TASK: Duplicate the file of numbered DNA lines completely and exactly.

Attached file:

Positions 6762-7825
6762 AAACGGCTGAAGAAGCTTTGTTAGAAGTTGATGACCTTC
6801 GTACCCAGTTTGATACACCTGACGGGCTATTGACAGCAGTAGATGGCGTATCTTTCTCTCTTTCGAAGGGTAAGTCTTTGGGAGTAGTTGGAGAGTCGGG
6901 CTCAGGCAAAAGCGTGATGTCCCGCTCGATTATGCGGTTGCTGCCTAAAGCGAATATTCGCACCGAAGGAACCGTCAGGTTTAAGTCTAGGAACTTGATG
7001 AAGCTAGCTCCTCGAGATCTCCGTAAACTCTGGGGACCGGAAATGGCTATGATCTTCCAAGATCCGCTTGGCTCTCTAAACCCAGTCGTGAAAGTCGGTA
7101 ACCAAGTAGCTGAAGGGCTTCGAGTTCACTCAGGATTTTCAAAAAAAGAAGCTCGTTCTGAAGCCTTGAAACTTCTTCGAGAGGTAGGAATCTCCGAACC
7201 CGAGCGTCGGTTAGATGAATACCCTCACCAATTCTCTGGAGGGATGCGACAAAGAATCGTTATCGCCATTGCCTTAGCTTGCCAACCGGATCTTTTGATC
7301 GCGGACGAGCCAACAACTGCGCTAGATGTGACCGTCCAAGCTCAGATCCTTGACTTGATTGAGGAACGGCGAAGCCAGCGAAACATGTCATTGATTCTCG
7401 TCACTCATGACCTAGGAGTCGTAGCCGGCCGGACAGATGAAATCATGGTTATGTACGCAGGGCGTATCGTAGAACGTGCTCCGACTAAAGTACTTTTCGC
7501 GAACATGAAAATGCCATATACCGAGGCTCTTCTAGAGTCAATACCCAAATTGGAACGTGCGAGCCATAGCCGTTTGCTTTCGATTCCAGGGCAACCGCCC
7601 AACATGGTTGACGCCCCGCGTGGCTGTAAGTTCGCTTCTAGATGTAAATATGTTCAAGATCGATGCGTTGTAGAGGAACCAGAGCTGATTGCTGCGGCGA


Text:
Positions 6762-7825
6762 AAACGGCTGAAGAAGCTTTGTTAGAAGTTGATGACCTTC
6801 GTACCCAGTTTGATACACCTGACGGGCTATTGACAGCAGTAGATGGCGTATCTTTCTCTCTTTCGAAGGGTAAGTCTTTGGGAGTAGTTGGAGAGTCGGG
6901 CTCAGGCAAAAGCGTGATGTCCCGCTCGATTATGCGGTTGCTGCCTAAAGCGAATATTCGCACCGAAGGAACCGTCAGGTTTAAGTCTAGGAACTTGATG
7001 AAGCTAGCTCCTCGAGATCTCCGTAAACTCTGGGGACCGGAAATGGCTATGATCTTCCAAGATCCGCTTGGCTCTCTAAACCCAGTCGTGAAAGTCGGTA
7101 ACCAAGTAGCTGAAGGGCTTCGAGTTCACTCAGGATTTTCAAAAAAAGAAGCTCGTTCTGAAGCCTTGAAACTTCTTCGAGAGGTAGGAATCTCCGAACC
7201 CGAGCGTCGGTTAGATGAATACCCTCACCAATTCTCTGGAGGGATGCGACAAAGAATCGTTATCGCCATTGCCTTAGCTTGCCAACCGGATCTTTTGATC
7301 GCGGACGAGCCAACAACTGCGCTAGATGTGACCGTCCAAGCTCAGATCCTTGACTTGATTGAGGAACGGCGAAGCCAGCGAAACATGTCATTGATTCTCG
7401 TCACTCATGACCTAGGAGTCGTAGCCGGCCGGACAGATGAAATCATGGTTATGTACGCAGGGCGTATCGTAGAACGTGCTCCGACTAAAGTACTTTTCGC
7501 GAACATGAAAATGCCATATACCGAGGCTCTTCTAGAGTCAATACCCAAATTGGAACGTGCGAGCCATAGCCGTTTGCTTTCGATTCCAGGGCAACCGCCC
7601 AACATGGTTGACGCCCCGCGTGGCTGTAAGTTCGCTTCTAGATGTAAATATGTTCAAGATCGATGCGTTGTAGAGGAACCAGAGCTGATTGCTGCGGCGA